• We are sorry, but NCBI web applications do not support your browser and may not function properly. More information
Logo of nihpaAbout Author manuscriptsSubmit a manuscriptNIH Public Access; Author Manuscript; Accepted for publication in peer reviewed journal;
Nat Neurosci. Author manuscript; available in PMC Jul 12, 2011.
Published in final edited form as:
Published online May 30, 2010. doi:  10.1038/nn.2554
PMCID: PMC3133767

Asymmetric endocytosis and remodeling of β1-integrin adhesions during growth cone chemorepulsion by MAG


Gradients of chemorepellent factors released from myelin may impair axon pathfinding and neuro-regeneration after injury. Analogous to the process of chemotaxis in invasive tumor cells, we found that axonal growth cones of Xenopus spinal neurons modulate the functional distribution of integrin receptors during chemorepulsion induced by myelin-associated glycoprotein (MAG). A focal MAG gradient induced polarized endocytosis and concomitant asymmetric loss of β1-integrin and vinculin-containing adhesions on the repellent side during repulsive turning. Loss of symmetrical β1-integrin function was both necessary and sufficient for chemorepulsion, which required internalization by clathrin-mediated endocytosis. Induction of repulsive Ca2+ signals was necessary and sufficient for the stimulated rapid endocytosis of β1-integrin. Altogether, these findings identify β1-integrin as an important functional cargo during Ca2+-dependent rapid endocytosis stimulated by a diffusible guidance cue. Such dynamic redistribution allows the growth cone to rapidly adjust adhesiveness across its axis, an essential feature for initiating chemotactic turning.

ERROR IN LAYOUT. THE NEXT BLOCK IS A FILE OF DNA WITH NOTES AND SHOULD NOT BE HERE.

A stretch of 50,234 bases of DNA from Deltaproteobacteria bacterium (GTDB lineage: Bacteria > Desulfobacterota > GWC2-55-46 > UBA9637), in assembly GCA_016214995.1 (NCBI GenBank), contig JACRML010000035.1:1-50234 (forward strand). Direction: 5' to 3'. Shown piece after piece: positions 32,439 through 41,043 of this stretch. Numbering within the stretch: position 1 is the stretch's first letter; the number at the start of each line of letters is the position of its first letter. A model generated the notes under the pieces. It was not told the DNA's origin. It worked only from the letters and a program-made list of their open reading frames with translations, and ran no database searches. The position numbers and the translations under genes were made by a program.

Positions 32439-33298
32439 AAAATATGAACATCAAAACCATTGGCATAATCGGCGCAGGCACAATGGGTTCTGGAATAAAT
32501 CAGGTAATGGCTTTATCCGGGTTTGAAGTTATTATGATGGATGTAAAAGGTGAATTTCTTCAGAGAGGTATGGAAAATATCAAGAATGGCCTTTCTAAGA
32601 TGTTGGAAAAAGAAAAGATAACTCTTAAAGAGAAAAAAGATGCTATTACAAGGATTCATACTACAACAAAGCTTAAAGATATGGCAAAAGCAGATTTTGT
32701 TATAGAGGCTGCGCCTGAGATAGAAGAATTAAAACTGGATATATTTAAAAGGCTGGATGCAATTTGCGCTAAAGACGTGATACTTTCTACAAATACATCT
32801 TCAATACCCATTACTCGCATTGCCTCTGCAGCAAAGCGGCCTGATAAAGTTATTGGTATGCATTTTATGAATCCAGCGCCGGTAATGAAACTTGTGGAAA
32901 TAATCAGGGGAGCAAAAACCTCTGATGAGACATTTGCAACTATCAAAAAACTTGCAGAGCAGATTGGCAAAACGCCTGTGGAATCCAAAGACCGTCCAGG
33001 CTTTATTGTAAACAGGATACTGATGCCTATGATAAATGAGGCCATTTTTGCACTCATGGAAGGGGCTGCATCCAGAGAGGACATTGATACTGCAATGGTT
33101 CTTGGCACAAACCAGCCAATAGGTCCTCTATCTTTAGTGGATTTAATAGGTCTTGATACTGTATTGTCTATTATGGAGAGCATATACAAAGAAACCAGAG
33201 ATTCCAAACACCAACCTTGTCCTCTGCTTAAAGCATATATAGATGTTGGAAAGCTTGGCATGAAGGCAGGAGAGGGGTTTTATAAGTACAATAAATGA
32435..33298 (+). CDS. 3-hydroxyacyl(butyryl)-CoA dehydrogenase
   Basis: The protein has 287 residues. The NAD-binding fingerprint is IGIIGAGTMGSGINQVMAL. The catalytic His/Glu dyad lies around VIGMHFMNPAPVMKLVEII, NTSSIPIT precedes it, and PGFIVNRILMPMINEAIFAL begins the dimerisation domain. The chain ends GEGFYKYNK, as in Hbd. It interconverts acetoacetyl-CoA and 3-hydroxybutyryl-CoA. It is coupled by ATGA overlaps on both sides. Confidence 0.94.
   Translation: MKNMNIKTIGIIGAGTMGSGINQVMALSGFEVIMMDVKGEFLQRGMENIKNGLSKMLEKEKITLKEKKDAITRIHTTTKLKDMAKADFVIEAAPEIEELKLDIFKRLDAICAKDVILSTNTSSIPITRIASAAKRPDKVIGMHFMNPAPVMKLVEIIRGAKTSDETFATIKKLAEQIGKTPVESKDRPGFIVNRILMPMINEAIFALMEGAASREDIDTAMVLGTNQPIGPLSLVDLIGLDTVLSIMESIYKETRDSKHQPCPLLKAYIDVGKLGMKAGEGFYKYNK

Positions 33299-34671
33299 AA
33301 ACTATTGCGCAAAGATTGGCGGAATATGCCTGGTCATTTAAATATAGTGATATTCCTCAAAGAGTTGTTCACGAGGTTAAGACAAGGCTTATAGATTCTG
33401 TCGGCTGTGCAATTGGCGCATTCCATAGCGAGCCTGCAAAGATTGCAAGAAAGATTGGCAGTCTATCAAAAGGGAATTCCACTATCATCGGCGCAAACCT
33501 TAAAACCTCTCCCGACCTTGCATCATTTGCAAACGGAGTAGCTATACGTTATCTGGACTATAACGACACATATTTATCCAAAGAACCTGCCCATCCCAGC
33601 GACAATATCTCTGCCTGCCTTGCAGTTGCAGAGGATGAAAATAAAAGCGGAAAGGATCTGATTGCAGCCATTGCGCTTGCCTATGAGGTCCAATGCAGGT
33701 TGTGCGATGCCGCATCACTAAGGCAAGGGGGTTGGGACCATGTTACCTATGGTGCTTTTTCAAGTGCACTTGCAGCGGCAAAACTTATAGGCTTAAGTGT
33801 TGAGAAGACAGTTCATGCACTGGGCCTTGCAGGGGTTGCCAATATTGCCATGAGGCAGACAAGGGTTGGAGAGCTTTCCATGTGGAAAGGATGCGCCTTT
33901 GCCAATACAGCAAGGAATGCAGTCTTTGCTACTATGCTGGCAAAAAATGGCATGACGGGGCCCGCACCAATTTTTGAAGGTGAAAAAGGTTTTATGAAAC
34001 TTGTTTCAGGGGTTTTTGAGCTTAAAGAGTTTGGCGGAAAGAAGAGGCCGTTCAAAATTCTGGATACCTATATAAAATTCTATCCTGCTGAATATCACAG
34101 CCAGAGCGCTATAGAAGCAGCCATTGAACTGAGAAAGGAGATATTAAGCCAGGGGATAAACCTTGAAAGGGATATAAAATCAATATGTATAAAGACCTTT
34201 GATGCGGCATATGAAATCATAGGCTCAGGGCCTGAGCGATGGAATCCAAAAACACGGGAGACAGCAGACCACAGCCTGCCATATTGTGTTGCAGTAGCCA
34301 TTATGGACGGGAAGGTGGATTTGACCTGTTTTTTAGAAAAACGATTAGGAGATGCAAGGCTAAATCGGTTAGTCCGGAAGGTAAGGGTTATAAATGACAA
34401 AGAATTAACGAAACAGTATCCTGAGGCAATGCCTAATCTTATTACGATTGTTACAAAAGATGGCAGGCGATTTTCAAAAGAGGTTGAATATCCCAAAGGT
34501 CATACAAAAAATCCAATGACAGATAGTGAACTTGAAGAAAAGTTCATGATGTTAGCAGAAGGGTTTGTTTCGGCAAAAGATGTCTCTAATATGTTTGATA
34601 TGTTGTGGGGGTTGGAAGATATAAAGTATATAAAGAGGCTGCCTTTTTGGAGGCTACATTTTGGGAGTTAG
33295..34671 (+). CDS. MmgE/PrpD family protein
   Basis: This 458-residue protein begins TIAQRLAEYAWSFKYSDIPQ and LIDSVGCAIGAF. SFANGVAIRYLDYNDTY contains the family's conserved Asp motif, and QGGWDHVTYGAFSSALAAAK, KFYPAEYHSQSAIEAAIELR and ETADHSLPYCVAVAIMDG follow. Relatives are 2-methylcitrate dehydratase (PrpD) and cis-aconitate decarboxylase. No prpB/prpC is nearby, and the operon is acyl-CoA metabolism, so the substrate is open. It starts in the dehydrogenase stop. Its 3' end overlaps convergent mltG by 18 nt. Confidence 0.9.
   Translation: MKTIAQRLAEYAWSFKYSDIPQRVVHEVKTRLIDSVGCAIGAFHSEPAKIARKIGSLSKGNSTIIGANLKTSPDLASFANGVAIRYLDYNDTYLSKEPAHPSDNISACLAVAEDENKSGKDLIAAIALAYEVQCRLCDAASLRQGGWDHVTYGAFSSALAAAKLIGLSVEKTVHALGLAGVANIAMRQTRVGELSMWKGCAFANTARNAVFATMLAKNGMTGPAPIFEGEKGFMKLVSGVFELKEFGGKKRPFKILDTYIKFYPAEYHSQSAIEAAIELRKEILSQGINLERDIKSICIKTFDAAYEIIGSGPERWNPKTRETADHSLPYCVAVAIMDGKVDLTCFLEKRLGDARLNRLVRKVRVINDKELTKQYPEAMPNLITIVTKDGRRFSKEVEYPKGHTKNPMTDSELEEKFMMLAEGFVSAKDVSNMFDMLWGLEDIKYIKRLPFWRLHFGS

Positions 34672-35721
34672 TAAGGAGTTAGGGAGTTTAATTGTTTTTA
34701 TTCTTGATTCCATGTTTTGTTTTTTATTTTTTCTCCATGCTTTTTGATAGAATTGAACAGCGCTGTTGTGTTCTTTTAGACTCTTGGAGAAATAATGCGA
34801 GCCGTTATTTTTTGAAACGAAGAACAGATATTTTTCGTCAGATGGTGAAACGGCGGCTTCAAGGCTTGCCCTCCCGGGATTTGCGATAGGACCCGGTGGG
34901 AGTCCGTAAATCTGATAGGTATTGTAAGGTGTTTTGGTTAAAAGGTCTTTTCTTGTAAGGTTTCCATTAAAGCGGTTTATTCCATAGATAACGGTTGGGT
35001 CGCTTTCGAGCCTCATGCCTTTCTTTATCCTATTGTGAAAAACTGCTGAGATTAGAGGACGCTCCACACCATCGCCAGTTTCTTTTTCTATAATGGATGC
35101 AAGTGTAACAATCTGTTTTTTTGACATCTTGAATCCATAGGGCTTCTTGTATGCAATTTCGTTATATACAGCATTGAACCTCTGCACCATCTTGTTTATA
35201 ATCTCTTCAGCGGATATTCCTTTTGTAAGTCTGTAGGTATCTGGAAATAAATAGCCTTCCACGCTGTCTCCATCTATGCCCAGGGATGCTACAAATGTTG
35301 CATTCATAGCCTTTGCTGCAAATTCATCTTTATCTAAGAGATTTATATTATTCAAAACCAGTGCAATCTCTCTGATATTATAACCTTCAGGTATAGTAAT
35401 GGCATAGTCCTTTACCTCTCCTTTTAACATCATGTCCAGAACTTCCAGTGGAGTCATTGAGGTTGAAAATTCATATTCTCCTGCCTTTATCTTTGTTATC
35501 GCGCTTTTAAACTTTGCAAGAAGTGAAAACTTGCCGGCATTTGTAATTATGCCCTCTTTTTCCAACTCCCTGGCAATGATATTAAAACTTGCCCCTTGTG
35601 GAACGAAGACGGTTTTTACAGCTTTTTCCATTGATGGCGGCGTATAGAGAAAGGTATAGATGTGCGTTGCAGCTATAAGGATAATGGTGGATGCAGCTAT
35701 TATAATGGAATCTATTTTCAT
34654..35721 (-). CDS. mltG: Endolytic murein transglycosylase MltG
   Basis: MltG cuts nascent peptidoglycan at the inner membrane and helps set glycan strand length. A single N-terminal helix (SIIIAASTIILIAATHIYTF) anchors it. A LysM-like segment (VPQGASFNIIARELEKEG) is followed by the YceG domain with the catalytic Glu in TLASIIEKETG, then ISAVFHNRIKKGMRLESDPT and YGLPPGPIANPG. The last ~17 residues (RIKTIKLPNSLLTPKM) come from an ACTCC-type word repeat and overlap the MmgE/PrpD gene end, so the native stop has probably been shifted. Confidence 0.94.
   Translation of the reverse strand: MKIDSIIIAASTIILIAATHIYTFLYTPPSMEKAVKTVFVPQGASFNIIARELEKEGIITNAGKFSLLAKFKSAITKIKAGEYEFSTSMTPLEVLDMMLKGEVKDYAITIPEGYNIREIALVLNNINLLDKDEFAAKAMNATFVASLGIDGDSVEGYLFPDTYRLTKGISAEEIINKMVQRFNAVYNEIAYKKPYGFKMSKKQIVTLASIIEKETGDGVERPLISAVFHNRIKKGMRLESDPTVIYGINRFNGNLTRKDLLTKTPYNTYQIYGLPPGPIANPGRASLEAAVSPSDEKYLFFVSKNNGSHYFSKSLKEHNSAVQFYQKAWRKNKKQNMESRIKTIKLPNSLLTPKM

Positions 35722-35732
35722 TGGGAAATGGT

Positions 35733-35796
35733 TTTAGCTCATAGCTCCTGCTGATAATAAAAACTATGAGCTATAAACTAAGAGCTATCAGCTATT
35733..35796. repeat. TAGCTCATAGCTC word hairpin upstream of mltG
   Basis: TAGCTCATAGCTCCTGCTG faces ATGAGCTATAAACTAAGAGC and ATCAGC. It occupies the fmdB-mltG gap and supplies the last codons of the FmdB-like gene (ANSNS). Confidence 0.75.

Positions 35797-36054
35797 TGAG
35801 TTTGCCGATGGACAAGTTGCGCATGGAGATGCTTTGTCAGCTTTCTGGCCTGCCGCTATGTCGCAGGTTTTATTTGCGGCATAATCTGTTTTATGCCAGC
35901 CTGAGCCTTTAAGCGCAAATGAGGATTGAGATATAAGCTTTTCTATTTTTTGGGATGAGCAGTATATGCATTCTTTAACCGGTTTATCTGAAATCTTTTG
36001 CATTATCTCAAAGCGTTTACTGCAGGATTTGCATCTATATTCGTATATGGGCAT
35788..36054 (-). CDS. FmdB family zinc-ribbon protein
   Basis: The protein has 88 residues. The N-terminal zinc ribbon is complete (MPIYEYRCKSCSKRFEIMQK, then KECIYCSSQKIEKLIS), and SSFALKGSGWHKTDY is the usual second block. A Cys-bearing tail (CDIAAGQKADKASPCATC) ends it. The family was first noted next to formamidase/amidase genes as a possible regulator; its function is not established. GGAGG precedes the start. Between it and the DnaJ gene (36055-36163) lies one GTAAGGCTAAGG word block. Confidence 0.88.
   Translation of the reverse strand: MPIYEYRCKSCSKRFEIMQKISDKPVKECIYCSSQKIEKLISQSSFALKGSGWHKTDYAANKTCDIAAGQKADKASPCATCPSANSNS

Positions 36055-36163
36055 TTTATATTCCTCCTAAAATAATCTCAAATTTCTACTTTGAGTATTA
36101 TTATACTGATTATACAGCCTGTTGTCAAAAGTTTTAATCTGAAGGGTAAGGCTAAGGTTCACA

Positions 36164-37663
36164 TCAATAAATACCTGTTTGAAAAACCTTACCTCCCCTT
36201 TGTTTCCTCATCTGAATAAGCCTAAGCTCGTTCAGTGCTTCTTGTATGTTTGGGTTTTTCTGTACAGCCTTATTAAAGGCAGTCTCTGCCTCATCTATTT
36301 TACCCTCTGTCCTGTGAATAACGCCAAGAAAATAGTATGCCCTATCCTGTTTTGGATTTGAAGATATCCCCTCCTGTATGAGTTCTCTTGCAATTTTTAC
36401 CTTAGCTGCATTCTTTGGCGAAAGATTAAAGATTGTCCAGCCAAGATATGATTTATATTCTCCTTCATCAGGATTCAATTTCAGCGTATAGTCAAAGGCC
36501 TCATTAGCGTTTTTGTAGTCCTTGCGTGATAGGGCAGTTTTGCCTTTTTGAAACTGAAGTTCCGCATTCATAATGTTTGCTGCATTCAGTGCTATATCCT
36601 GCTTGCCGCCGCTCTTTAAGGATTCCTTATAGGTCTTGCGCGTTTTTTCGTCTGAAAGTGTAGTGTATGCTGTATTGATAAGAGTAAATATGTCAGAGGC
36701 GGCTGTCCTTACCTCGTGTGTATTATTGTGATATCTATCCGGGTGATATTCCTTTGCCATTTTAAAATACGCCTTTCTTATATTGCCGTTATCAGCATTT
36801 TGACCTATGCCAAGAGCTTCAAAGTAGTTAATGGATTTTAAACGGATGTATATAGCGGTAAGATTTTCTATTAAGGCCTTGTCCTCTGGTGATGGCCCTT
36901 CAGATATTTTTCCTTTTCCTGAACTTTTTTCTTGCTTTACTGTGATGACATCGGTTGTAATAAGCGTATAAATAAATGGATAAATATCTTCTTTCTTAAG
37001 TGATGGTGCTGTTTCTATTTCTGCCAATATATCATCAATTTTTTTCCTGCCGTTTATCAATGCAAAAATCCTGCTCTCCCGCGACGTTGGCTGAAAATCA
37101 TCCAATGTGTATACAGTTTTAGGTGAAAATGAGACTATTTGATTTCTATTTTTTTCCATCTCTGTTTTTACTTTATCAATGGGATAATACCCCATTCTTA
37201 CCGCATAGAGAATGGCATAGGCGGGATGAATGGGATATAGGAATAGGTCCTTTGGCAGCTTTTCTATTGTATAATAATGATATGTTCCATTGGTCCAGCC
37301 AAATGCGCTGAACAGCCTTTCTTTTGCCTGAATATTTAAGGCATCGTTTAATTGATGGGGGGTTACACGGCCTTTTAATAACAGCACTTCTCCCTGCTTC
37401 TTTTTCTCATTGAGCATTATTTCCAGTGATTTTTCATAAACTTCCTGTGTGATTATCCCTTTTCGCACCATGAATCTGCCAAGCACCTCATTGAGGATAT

During development of the nervous system, axons project from neuronal cell bodies and connect with the appropriate target cells. Nerve growth cones at the tips of extending axons mediate this pathfinding through the extracellular matrix (ECM) by sensing gradients of chemotropic factors and initiating attractive or repulsive steering1. Chemotactic growth cone guidance is also important in the context of nervous system injury, as factors released from the breakdown of myelin may act as chemorepellents and inhibit axon elongation, thereby preventing functional recovery2. Understanding the molecular mechanisms that mediate axon growth inhibition and chemorepulsion could provide important insights for developing strategies to enhance neuro-regeneration after injury or degenerative disease.

Many axon guidance cues, cognate receptors, and early messengers have been identified, yet our understanding of the cellular processes underlying growth cone chemotaxis remains incomplete. Current models rely heavily on cytoskeletal rearrangements, but in vivo studies have demonstrated that regulated adhesion to the ECM is also critical for proper pathfinding1,35. The body of evidence, derived largely from non-neuronal cell types, indicates that ECM-adhesions can be regulated by non-mutually exclusive mechanisms. These include modulation of ECM-receptor affinity for the substrate, recruitment of adaptor and signaling proteins, and the spatial distribution of ECM-receptors. For instance, the diffusible guidance cue semaphorin 3A (sema3A) can both reduce the activation state of β1-integrin receptors6 and promote disassembly of paxillin-containing adhesions in the growth cone7,8. Whether a diffusible cue can modulate the spatial distribution of integrin receptors during growth cone turning is unknown, although recent findings indicate that the spatial distribution of integrin receptors must be regulated during fibroblast and invasive cancer cell migration9. In these migrating cells, internalization of integrin receptors may facilitate disassembly of adhesions10.